as large as alone

28 02 2008

I have been really excited about the new Jack Johnson album: Sleep Through The Static. It contains his signature truth-telling lyrics with that whimsical, plucky guitar. It’s a gorgeous composition of soft and loud, and it reminds me of spring time in college. It’s the kind of music that makes it almost glamorous to be alone––the music itself is intimate, deeply personal, yet universally true. Or so I thought.This week, we’ve been writing for our portfolios, so I’ve been playing a lot of music during class. Usually I play it safe with wordless jazz and I stick to the basics: Miles and Coltrain. But the other day I decided to introduce some of my own music. Class, meet Jack Johnson. I was thinking, How could anyone not love this? I mean, I know it’s not Fergie or Van Halen or Lil Wayne, but c’mon. This is real. good. stuff. (But not as real or as good as Miles and Coltrain obviously.)Before the first song was 15 seconds in, I was greeted with the following critique from my astute musical connoisseurs. “Ugggh. This is lover’s music.” or “Awww man. What is this?” Some of the students tried to build my ego back up by offering comments like “If I were sitting in a restaurant, and this played, I would be like, hmmm. What’s that?” Of course, this kind soul’s final words were cut off by another commentator’s insistence that such music would make her “Get up and leave that joint!” Then yet another sympathetic student said, “Naw… It sounds like elevator music to me.”And so it is decided. I am lame. According to 8th graders anyway. I have to admit, Jack Johnson sounds different post 8th grade bashing, but they can’t take away my history with Jack. And so I will continue to listen and enjoy that melancholy “lover’s music.”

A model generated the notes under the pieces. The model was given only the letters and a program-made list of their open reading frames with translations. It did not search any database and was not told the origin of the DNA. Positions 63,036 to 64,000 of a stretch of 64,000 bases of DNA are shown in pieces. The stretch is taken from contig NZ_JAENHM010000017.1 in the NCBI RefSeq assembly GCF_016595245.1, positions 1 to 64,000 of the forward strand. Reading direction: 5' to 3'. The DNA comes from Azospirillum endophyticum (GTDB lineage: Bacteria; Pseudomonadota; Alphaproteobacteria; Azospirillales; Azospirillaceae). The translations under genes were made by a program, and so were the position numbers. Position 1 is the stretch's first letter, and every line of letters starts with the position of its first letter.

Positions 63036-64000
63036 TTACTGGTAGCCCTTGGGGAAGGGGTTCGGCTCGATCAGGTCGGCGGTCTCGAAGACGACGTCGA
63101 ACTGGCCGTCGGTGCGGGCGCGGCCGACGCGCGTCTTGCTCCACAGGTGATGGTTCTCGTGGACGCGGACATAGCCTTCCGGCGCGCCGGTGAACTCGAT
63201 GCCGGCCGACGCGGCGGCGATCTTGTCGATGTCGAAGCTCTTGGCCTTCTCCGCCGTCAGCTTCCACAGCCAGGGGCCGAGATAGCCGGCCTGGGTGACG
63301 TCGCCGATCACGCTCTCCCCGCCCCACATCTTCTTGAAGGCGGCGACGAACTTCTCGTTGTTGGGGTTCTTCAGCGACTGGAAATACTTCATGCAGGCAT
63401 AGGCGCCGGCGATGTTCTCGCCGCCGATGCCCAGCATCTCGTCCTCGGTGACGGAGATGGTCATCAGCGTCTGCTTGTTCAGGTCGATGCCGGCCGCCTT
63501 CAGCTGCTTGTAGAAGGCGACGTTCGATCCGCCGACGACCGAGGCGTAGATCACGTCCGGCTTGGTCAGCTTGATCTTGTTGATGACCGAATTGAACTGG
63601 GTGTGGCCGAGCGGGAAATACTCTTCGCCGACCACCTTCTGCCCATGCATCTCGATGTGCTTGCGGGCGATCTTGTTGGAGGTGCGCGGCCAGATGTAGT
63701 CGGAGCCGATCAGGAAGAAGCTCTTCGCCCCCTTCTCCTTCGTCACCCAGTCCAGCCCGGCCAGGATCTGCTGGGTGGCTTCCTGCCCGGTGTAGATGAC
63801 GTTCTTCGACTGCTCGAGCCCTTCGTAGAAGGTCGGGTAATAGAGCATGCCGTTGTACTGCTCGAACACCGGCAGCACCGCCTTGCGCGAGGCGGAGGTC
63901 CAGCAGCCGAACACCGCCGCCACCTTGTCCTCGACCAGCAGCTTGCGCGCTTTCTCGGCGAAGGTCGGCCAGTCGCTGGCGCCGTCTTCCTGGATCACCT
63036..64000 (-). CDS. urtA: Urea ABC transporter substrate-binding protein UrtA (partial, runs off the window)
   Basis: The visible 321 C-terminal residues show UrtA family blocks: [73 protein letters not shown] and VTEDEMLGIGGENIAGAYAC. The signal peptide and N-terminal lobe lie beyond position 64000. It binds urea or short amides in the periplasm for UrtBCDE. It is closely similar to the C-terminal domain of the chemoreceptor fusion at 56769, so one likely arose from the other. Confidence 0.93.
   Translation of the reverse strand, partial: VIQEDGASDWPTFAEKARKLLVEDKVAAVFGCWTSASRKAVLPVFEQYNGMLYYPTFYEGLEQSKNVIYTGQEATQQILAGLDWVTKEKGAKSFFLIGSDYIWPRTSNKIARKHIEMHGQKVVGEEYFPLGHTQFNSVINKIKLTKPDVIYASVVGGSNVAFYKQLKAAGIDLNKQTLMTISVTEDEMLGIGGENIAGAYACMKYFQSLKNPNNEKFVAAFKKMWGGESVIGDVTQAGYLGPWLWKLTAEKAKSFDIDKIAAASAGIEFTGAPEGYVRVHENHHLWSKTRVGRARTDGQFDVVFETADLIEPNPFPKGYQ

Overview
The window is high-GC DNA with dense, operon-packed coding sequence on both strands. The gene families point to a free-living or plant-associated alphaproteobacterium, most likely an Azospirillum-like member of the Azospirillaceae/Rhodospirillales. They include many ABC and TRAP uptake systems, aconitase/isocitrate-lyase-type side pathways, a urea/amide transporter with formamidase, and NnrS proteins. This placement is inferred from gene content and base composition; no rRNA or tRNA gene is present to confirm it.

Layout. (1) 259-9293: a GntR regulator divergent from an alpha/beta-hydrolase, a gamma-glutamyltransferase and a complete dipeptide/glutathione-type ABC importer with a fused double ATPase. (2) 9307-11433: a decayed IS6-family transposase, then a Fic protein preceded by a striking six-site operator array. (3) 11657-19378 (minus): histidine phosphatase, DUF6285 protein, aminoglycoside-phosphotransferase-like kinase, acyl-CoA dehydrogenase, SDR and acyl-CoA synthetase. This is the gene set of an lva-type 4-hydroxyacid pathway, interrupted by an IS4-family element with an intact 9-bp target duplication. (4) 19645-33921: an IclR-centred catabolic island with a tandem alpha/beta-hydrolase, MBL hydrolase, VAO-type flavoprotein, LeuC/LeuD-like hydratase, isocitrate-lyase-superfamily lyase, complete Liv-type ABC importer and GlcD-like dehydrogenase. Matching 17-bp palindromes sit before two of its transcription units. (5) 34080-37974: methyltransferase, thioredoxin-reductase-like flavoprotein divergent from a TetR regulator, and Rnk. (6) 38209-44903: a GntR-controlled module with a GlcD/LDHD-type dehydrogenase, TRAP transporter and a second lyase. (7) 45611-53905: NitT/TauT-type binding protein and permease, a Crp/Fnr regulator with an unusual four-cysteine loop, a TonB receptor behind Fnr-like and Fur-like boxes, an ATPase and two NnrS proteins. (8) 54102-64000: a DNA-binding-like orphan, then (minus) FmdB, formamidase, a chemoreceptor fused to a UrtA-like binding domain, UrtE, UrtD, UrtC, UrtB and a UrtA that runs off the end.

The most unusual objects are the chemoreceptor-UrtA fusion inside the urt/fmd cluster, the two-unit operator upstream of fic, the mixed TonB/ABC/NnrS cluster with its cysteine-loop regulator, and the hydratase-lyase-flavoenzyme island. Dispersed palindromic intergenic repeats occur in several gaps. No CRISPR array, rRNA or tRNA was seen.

Thoughts on Writing (and other products of my procrastination)

8 12 2007

In the past three days, I have spent a total of 20 hours in the library with my nose in some fascinating and not-so-fascinating 19th century material. First off, I think we need to give at least the second half of the 19th century some serious props for doing some serious work in terms of education, philosophy, writing, lecturing (lots of lecturing), having riots about who was more awesome: Catholics or Calvinists. I’ve been focusing on the educational movement that took place under the leadership of Horace Mann (the man to whom we owe much thanks for the beginnings of No Child Left Behind). Bronson Alcott (Louisa May’s father) was a tasty piece of Transcendental ass–he was in the philosophical bed with the big boys like Emerson (who called him a “world builder”) and Thoreau (whom Louisa supposedly had the hots for). If you’re interested in the Alcotts, check out Eden’s Outcasts. It’s really interesting, it’s like looking through the Marches in Little Women–add a Transcendental commune, a few (brilliant) failed schools, lots of lectures, a few more deaths and you’ve got the Alcotts.